Whiskey River Retrievers

About Our Retrievers 

Whiskey River Retrievers are raised in a loving and knowledgeable family - they reside on our 130 acre property and interact with a range of different animals from Highland cattle, horses, chickens, geese and the native wildlife. They come with us on morning and afternoon farm chores, swim in the creeks and and constantly interact with different people, situations and animals. 
Our dogs are well socialised, fit and healthy with a strong, focused drive to retrieve in the field. In the home, they are gentle and affectionate, excellent with children, other animals and different people and are very much loved, lifelong pets. 

Training and Showing 
As dog lovers you can find us either, training, showing or competing our dogs in local
shows and events.
Dog Shows
We enjoy showing our dogs under breed specialists to ensure that our lines are striving towards the breed standard and we continuously push for better with each litter we have. Our passion lies with breeding dogs who are built for the purpose for which they were originally bred. We like our dogs to have drive and be trainable, we like them to be well balanced physically and mentally and show loyalty and gentleness in the home. Showing for us is an opportunity to build our knowledge about the breed, and exhibit our dogs to gain the highest credibility we can. 
Lure, Tracking and Retrieving 
Our girls retrieve for fun on our property and are beginning early levels of education in this field. Occasionally we make a trip up to go lure coursing with our more drivey and athletic girls. They thoroughly enjoy this sport and it gives them a lot of mental and physical fulfilment. Tracking is a new endeavour for us, we are currently training our girls to compete in 2024! 
While some of our dogs are more focused than others or out perform each other in various areas of training and competing; they each bring value to our versatile breeding program. Either as reliable family pets or handy dogs in the show ring or sports arena for more competitive families. Overall our goal is to train the dog in front of us, to give them opportunities to express their genetic predisposition as Gundogs and to ensure that they are not just ‘breeding dogs’ a whiskey river retriever is far more than that! 

Health Testing  
Coming from an extensive background in natural animal health, breeding for us is solely about producing dogs that can live long, happy and healthy lives with their families.
However, we want to make it clear that we do not believe it is possible to produce 100% perfectly healthy dogs any more than it is possible to produce 100% healthy human children. Life itself is imperfect and the creation of life is fraught with challenges and hurdles. Anyone who understands basic genetics needs to be realistic about the limitations we as breeders face with testing and the incredible diversity of genes some diseases present with.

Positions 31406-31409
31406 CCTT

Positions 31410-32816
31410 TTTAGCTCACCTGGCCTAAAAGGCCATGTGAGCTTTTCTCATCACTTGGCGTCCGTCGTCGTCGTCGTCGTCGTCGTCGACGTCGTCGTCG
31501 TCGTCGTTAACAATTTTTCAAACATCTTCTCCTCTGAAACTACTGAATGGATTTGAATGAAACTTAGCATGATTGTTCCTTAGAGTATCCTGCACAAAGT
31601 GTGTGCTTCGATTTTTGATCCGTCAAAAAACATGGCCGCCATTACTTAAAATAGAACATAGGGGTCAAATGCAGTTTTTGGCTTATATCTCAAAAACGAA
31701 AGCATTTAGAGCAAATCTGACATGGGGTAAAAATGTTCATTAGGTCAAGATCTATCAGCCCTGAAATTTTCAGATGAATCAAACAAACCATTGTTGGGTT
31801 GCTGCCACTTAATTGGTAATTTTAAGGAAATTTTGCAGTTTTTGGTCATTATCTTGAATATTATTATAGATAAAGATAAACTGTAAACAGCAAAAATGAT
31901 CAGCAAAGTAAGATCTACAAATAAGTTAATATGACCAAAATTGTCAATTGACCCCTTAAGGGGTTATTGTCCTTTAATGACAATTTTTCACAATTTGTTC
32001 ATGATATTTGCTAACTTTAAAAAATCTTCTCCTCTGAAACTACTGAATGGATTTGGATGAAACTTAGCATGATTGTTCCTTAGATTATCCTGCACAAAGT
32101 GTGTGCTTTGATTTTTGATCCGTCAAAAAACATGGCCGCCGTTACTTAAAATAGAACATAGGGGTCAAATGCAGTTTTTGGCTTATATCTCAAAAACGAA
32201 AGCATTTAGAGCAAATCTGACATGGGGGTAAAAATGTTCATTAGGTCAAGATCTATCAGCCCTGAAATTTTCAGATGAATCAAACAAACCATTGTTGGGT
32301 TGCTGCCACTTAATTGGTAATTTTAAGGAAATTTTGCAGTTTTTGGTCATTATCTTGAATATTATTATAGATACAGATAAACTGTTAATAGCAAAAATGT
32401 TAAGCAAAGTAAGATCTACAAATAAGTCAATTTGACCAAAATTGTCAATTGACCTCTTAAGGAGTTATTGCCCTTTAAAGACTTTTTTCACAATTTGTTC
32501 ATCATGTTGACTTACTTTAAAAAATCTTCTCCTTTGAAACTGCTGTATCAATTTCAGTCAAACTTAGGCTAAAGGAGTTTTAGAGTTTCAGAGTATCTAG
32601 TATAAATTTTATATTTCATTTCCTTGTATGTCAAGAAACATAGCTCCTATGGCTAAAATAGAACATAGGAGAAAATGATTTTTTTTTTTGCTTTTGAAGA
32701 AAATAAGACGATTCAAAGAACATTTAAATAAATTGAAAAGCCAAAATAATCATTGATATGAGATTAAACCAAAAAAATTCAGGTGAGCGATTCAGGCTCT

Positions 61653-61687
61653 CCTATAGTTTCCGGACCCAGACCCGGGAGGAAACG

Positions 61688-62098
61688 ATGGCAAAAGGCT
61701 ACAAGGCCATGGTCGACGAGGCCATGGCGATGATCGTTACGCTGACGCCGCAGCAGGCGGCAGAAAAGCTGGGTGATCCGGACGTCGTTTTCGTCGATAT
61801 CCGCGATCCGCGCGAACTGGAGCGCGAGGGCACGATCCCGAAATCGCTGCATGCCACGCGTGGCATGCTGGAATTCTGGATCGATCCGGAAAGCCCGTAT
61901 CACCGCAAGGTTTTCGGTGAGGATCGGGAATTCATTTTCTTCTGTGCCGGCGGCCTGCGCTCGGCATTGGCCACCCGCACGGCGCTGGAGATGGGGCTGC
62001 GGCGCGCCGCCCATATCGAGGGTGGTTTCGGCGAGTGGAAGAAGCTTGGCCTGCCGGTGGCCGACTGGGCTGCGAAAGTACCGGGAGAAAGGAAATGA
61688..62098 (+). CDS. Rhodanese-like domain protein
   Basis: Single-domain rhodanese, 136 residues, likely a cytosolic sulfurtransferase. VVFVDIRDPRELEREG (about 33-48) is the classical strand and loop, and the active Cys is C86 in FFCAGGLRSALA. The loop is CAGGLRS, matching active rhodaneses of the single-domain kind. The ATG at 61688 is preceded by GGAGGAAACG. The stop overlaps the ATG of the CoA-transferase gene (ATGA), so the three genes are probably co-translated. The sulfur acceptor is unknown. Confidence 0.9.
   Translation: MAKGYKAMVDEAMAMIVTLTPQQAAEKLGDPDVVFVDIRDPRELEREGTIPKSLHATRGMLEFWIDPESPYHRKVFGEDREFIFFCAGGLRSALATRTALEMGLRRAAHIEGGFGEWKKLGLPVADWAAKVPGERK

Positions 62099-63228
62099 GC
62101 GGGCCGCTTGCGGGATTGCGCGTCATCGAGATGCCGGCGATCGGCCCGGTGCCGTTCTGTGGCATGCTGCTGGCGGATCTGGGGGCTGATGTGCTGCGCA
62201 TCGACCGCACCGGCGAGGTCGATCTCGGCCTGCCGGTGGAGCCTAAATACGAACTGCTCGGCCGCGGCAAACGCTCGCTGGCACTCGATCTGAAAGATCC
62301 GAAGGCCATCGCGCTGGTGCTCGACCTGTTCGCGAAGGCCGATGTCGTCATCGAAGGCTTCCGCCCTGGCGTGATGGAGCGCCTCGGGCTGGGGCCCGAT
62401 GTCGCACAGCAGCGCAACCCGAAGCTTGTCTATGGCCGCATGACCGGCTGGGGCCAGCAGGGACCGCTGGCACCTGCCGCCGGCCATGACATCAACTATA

While we cannot eliminate every disease we make informed choices to limit and avoid hereditary diseases and we passionately seek to reduce the number of affected dogs born.
We do this through making use of all disease testing that has been developed for the breed. We rely on the knowledge of two well trained veterinary specialists,   In orthopaedics and internal medicine who have supported and contributed greatly to the development of our program. We are on top of current issues and are always studying and researching for our breed.
For the areas of disease that we cannot yet test for or have no hope of controlling parameters for, we apply the concept of nutrigenomics. This includes careful evaluation and management of our dog's diets, chemical products used and environmental factors to lessen the chances of genetic disease occurring. We submit our dogs for safe testing to ensure that these processes are effective. 

Screening tests that have been made available for Golden Retrievers and that we test for include: 
Hip & Elbow Dysplasia: 
Hip Dysplasia is an abnormal development of the hip-joint, influenced by hereditary and other factors (diet, environment and exercise). The hip-joint is referred to as a ball-and-socket joint, the rounded head of the femur fitting into the cup-like acetabulum. Hip dysplasia results in instability of the joint due to alterations of the head of the femur and a shallowness of the acetabulum. The degree of change can vary from slight to so severe that the head of the femur can become totally dislocated. The dog’s movement does not always give an accurate assessment of the degree of hip dysplasia. Dogs with changes of hip dysplasia will develop osteoarthritis later in life.